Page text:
I like this wallcovering not just for the color but also for the texture it brings. A blue painted wall might feel a bit flat, especially if the paint has a matte finish and the wall is left unadorned. A wallcovering like this adds an interesting texture that can stand on its own.
7. Accent Wall
Because it’s rather dark, I think Classic Blue works best in relatively small doses, such as on an accent wall. Keep in mind that cool colors visually recede, so painting a wall blue is a good trick for making a small room appear larger.
8. Furniture and Decor
You can add it in even smaller doses, such as through furniture, artwork and decorative accessories. This is one of the easiest and low-commitment ways to add color to a home. If you enjoy constantly changing the look and feel of your home, and playing with the latest trends, think about employing trendy color via decorative accessories.
Here’s another example of bringing color into a home in small decorative doses. This abstract painting features a Classic Blue-like hue, and it really dresses up this home’s entry. It’s simple, elegant and very stylish.
It’s important to mention that you should never pick a color to decorate with just because it’s trendy. That being said, if you like a color that has been deemed a Color of the Year, then it’s a good time to shop for furnishings and materials in that hue, because they’ll likely be easier to find.
Take your flooring. This is not something you are going to change out every time Pantone or your favorite paint brand announces a new Color of the Year. So make sure you truly love it, and then go for it.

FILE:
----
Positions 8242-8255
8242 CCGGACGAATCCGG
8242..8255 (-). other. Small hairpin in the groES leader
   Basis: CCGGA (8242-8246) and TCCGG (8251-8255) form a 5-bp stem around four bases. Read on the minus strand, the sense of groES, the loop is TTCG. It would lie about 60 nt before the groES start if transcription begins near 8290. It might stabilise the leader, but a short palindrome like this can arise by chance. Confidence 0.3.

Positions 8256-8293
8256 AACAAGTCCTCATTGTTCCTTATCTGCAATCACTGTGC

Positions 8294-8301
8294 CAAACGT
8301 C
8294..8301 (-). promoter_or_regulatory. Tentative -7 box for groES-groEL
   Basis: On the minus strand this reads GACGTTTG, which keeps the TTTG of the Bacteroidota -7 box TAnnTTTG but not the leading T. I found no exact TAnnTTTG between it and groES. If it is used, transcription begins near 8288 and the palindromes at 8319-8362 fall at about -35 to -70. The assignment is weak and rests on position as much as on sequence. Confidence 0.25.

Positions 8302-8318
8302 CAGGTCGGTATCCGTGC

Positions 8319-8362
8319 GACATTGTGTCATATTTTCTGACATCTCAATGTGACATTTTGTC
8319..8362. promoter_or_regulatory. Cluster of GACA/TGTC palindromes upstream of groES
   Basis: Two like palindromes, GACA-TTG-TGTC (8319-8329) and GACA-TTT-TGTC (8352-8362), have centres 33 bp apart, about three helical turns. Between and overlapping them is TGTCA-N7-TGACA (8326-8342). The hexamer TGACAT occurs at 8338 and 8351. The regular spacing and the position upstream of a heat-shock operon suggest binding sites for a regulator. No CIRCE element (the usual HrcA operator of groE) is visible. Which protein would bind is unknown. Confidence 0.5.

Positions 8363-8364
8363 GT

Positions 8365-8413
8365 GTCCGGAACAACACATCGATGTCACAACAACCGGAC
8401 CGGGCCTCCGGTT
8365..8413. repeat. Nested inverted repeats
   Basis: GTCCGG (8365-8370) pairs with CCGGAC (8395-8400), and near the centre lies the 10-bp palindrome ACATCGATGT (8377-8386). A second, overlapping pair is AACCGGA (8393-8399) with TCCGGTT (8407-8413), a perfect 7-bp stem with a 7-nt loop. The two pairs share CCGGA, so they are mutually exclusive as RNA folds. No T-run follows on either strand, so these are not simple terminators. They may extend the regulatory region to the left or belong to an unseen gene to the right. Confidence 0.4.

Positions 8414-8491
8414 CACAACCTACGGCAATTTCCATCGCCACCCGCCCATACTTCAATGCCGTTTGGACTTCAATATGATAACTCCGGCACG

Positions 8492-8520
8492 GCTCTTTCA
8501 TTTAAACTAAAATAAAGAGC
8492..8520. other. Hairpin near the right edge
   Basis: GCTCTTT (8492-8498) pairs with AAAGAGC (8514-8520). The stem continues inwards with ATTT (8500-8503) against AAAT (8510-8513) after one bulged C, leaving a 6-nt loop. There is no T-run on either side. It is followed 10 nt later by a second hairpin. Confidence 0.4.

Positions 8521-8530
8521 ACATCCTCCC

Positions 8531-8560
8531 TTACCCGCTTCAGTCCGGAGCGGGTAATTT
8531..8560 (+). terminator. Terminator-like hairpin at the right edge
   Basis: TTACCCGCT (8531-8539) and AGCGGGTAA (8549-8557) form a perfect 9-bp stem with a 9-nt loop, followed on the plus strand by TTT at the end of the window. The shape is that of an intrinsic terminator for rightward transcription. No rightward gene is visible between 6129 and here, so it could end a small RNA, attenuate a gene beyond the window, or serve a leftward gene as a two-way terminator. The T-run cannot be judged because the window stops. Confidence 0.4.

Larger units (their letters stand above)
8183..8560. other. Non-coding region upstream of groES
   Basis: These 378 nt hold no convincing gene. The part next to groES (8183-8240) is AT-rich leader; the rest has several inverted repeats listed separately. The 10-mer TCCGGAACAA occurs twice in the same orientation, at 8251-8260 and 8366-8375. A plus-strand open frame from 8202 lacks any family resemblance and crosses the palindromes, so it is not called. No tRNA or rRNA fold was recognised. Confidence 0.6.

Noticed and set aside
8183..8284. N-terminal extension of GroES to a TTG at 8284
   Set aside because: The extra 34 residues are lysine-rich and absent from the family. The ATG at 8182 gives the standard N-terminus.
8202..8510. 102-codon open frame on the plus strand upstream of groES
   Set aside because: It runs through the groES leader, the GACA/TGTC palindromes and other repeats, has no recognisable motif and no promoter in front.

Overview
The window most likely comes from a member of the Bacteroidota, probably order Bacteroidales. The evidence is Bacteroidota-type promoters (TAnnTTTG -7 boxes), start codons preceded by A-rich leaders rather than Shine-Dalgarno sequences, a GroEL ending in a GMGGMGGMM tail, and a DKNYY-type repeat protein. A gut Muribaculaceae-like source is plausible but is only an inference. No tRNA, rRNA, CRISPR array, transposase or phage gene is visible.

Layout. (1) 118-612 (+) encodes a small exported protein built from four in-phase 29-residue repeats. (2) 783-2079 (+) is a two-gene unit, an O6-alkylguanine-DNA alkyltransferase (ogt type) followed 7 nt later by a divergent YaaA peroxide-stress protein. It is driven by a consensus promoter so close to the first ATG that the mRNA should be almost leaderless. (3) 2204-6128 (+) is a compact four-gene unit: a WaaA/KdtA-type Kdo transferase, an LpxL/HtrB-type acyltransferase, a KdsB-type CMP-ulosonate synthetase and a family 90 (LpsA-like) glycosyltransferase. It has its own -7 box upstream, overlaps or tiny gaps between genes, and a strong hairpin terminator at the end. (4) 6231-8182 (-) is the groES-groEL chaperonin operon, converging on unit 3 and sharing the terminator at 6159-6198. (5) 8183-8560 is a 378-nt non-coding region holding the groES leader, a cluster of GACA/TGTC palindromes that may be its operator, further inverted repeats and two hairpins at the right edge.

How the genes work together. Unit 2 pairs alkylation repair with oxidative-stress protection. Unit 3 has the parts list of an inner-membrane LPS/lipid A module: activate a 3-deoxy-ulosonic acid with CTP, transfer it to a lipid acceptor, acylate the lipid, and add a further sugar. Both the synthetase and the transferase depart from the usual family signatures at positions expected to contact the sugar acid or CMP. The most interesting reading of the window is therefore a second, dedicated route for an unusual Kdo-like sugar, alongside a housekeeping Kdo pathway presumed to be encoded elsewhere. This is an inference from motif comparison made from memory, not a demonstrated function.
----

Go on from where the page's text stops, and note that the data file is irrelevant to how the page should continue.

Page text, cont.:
Of course, a less permanent way to bring in color on the floor is with an area rug. This beautiful carpet plays off the colors in the painting nicely. And if you grow tired of the hue you’ve chosen, it’s relatively easy to change it.
One of my favorite ways to design with blue hues is to take them outside. When I glance at this row of townhomes, it’s the building clad in a Classic Blue-like hue that most catches my eye.
And, as I mentioned in the introduction, this color works on any style of home, from traditional — as in the previous example, to contemporary — as shown here. It’s a color that feels at home outside, because it conjures natural elements such as water and sky.
It also makes a nice backdrop for lush landscaping. Blue and green are analogous colors, meaning they sit right next to each other on the color wheel. They have a harmonious feel when used together, since they don’t contrast each other the way colors opposite on the color wheel do.
A little bit of bold blue goes a long way, so if you favor a subtler approach with this color, limit it to the shutters or another small accent on your home.
As you can see here, it makes a fetching front door color. I recommend this hue for those who like black or navy front doors but want something a bit more welcoming. It looks great against just about any light-colored siding and won’t feel dated as quickly as a less classic hue.
Of course it’s worth noting that darker, bolder colors fade faster in the sun than lighter and more neutral shades. Western and southern exposures especially can cause paint colors to fade to a less desirable hue. Consult your paint retailer or a painting contractor if you have concerns about how a particular paint color you are considering will stand up to sun exposure.
Your turn: What do you think about Pantone’s 2020 pick? Have you used a similar color in or on your home? Tell us in the Comments.
By via Houzz.com.